277. INDECENT DESIRES (1968)

“[Wishman] seemed genuinely surprised, even skeptical, that anyone could find her work worthy of study, probably because at first glance her films often reveal such trademark low-budget production values as dodgy lighting and interiors resembling rundown motel rooms. Yet behind her economically deprived visuals lie a wealth of imagination: wildly improbable plots, bizarre ‘method’ acting and scripts yielding freely to fantasy.”–“Incredibly Strange Films

DIRECTED BY:

FEATURING: Sharon Kent, Michael Alaimo, Trom Little, Jackie Richards

PLOT: A nebbishy pack rat finds a ring and a blonde doll in a trash can; soon after, he sees secretary Ann walking to work, then sees the image of the doll overlaid on Ann’s body. Returning to his dingy apartment, he puts on the ring and gropes the doll, and Ann feels invisible hands on her as she stands by the water cooler. The stalker follows Ann home after she leaves work, discovers she has a steady boyfriend, and takes out his jealousy on the doll.

Still from Indecent Desires (1968)

BACKGROUND:

  • Doris Wishman, who had worked in film distribution, began her directing career after her husband died at a young age as a way to keep busy. She originally began working in the brief nudist camp genre, movies that rushed to exploit nudity after a New York judge ruled that stories set within the nudist lifestyle were not per se obscene. After the fad for nudist films, and the “nudie cutie” sub-genre that grew out of them, died out, Wishman moved into the production of “roughies,” a sexploitation genre with less actual nudity but more violence and kink. She was one of the only women directing such films at the time. Indecent Desires comes from the middle of this period, which lasted roughly from 1965’s Bad Girls Go to Hell to 1970’s The Amazing Transplant.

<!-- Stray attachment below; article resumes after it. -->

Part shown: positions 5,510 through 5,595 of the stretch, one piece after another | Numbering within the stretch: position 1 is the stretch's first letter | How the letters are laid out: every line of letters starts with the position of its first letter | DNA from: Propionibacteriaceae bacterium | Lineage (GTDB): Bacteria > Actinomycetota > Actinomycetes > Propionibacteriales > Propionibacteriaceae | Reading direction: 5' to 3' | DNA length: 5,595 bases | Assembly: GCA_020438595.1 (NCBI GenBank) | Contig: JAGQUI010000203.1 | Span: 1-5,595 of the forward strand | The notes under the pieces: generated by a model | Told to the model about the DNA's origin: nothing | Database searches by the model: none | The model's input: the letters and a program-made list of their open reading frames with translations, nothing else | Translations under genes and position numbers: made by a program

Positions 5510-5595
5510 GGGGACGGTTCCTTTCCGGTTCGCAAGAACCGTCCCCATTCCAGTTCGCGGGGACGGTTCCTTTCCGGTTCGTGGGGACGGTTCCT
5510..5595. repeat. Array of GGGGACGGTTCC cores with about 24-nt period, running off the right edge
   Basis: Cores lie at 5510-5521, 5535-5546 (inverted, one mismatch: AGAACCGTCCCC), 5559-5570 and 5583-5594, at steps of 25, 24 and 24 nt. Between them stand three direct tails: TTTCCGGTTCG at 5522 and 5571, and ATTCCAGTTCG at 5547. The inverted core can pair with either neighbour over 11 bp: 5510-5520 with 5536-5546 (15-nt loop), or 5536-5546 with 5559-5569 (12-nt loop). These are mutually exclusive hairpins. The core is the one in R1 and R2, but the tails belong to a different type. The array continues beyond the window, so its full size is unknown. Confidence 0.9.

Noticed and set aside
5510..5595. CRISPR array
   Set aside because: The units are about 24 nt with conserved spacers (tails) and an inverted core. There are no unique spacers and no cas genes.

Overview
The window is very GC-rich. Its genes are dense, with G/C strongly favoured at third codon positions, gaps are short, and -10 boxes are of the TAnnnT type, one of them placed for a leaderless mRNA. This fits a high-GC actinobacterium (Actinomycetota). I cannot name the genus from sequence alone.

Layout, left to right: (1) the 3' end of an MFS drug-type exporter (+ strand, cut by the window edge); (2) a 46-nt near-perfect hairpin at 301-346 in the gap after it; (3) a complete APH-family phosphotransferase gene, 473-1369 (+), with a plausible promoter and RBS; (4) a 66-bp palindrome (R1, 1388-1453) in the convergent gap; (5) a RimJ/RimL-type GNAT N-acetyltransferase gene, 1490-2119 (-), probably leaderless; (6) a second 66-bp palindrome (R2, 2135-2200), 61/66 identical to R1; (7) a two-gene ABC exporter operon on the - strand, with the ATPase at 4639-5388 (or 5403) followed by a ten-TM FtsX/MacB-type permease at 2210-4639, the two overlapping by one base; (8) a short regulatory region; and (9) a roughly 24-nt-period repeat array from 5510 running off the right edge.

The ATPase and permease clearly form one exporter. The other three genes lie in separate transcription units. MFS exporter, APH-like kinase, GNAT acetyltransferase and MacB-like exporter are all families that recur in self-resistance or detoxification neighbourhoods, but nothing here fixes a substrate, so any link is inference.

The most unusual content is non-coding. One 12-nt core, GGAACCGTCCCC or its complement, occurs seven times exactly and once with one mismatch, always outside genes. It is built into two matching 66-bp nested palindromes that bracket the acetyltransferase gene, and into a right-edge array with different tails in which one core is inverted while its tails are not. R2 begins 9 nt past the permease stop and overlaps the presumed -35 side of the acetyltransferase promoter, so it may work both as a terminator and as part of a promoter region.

• Wishman’s 1960s movies were mostly shot without sound. Dialogue was dubbed in later. She often directed longtime cameraman C. Davis Smith to focus the camera on ashtrays,  potted plants, or an actress’ feet instead of the person speaking in order to make the sound syncing easier later. This technique initially confused audiences, but later became recognized as a Wishman trademark.
  • Like most of her work of this period, Wishman used “Louis Silverman” as her directing pseudonym and “Dawn Whitman” as her writing pseudonym.
  • Terri McSorley‘s Staff Pick for a Certified Weird movie.